The arcing form of the main building and terraced landscape draws inspiration from stroke pools left on the water surface as the oar blade enters and exits the river.
Boathouse Culture
Cities like Boston, Philadelphia, and London have rich rowing communities where the boathouses also serves as social clubs where members and guests enjoy casual, pub-like spaces. With the rich history of rowing in Knoxville and an underutilized waterfront, this suite of buildings and park space would enhance the liveliness and appeal of the South Knoxville waterfront. The downstairs of the main building houses locker rooms, coaching offices, a meeting room, and indoor training facilities. Sliding glass panels allow the end of the training space to open onto the patio, and rowing machines can be moved outside. The upper level of the main building houses a pub and restaurant. Views from the main building frame the Tennessee river and downtown Knoxville.
Boat Storage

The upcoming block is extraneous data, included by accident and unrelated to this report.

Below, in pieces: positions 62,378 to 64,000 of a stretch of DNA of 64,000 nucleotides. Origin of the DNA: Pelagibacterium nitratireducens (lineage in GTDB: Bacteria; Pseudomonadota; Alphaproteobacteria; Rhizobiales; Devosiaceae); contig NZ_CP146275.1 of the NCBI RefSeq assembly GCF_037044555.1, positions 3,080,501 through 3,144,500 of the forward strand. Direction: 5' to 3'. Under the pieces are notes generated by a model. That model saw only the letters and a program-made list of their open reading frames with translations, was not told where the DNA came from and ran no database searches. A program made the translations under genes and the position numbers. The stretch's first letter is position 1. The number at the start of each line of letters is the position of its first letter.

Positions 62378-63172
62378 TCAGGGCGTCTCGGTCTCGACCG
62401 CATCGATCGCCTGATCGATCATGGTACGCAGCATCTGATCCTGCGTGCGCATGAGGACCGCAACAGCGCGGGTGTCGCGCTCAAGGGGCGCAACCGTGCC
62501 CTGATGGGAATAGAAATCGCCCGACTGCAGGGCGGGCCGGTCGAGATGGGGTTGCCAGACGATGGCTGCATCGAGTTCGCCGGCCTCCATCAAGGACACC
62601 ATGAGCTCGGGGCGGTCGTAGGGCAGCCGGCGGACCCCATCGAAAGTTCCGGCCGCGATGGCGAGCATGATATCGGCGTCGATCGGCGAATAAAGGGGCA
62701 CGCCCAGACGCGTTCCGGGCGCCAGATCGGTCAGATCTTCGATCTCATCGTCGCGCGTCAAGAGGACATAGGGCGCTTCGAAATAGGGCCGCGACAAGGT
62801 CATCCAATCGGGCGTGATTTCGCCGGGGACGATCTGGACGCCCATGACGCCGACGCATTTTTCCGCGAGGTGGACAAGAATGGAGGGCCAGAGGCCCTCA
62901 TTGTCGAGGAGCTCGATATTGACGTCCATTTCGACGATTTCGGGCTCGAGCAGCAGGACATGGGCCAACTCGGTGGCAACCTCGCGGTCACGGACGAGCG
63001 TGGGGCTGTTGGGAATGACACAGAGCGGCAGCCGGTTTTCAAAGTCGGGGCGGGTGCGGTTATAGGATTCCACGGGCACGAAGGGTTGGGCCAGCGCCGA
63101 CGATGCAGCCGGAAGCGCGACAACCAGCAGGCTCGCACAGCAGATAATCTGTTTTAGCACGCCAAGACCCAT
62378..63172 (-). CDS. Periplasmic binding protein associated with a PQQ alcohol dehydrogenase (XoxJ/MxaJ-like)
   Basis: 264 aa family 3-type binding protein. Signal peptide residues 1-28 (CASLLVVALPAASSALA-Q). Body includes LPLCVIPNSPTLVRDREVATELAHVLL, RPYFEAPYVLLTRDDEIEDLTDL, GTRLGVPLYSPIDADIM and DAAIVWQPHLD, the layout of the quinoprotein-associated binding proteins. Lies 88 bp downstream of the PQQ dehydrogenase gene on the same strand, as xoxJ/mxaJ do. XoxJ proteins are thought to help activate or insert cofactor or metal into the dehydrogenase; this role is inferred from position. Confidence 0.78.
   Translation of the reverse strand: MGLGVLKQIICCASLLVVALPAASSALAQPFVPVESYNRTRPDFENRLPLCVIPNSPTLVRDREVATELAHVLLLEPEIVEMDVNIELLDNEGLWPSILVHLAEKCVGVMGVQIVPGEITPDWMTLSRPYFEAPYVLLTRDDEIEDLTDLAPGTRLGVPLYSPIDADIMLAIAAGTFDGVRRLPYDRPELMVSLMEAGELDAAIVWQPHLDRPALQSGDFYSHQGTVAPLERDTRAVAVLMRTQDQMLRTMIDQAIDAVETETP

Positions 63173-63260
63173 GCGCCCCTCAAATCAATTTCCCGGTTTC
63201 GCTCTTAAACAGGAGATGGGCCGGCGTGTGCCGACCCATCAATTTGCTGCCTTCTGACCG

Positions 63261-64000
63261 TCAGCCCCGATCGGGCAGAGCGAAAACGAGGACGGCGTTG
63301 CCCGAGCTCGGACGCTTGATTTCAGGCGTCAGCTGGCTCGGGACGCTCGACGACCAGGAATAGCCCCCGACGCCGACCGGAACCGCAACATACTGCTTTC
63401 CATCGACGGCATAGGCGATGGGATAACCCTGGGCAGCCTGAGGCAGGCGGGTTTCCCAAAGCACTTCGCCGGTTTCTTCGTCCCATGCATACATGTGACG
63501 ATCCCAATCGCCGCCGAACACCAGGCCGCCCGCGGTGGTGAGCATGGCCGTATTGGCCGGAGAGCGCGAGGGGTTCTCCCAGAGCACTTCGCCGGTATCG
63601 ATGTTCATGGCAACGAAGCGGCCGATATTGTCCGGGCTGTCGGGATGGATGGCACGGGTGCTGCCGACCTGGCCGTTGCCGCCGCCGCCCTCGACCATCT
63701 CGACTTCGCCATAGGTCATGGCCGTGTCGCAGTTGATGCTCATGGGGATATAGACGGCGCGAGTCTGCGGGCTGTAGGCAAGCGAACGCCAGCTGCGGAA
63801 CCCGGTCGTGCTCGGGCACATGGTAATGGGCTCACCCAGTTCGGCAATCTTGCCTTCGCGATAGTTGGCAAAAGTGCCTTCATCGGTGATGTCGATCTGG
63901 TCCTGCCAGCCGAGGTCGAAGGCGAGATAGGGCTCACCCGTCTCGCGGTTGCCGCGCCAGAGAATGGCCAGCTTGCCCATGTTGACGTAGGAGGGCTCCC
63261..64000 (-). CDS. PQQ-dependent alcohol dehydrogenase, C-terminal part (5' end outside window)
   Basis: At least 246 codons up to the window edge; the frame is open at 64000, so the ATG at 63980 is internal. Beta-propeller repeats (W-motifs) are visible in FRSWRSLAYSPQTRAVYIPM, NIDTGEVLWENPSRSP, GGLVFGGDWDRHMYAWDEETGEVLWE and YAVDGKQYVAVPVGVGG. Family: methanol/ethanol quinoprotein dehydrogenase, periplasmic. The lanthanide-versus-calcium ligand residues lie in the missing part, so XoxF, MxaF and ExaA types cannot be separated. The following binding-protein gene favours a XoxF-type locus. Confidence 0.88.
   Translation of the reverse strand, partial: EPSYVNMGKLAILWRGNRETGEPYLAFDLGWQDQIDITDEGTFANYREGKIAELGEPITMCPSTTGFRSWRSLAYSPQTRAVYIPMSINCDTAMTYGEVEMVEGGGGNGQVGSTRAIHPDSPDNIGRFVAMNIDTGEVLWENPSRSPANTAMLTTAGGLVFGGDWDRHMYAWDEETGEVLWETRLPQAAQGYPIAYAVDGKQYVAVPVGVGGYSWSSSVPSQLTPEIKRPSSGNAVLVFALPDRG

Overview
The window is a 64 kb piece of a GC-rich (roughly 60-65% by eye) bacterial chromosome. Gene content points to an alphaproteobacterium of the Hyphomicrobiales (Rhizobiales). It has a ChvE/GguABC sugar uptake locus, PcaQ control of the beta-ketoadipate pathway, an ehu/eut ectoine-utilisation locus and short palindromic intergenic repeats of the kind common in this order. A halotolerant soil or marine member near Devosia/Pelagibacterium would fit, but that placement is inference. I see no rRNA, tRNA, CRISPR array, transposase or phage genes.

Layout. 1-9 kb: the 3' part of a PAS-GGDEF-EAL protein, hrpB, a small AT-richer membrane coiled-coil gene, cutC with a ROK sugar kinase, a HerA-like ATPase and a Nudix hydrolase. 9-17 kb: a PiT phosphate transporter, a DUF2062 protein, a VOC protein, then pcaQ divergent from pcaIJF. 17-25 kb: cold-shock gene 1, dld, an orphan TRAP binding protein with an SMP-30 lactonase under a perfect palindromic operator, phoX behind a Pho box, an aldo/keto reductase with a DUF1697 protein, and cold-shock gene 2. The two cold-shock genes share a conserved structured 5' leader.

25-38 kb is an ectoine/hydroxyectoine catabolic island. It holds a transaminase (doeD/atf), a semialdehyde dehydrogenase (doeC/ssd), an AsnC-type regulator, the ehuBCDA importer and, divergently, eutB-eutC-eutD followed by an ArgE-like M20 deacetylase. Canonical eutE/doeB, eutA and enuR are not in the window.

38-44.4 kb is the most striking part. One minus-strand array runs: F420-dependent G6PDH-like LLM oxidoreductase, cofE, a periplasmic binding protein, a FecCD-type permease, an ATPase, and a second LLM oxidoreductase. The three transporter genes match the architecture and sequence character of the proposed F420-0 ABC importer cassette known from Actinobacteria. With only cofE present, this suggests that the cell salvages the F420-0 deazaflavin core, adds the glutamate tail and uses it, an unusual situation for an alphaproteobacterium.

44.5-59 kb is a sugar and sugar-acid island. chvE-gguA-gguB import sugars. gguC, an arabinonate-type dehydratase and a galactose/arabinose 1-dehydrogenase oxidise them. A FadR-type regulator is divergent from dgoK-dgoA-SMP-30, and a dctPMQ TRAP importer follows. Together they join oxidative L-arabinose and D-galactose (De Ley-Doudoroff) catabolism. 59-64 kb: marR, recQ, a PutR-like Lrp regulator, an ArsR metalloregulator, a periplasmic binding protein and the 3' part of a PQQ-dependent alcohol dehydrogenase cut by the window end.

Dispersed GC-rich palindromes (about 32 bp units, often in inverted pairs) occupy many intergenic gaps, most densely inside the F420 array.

Aside from the main building are three boat storage bays connected by awnings and illuminated by clerestory windows beneath the slanted roof. Rowing shells present a unique challenge in the design process: an “eight” (for eight Rowers and one coxswain) measures more than 60 feet long! Currently under the umbrella of Reach Rowing are three entities: Tennessee Crew (the UT co-ed club rowing team), Knoxville Rowing Association (masters rowing), and Griffin Crew (rowing team for the L&N Stem Academy and other teen rowers). Each of these entities has a dedicated boat storage bay with a restroom, storage space for extra equipment, and easy access to the floating docks on the Tennessee River.

Exploratory sketch

Organizational Diagram
Color scheme for representations taken from Thomas Eakins, The Biglin Brothers racing, 1872. National Gallery of Art, Washington D.C.
Back to Top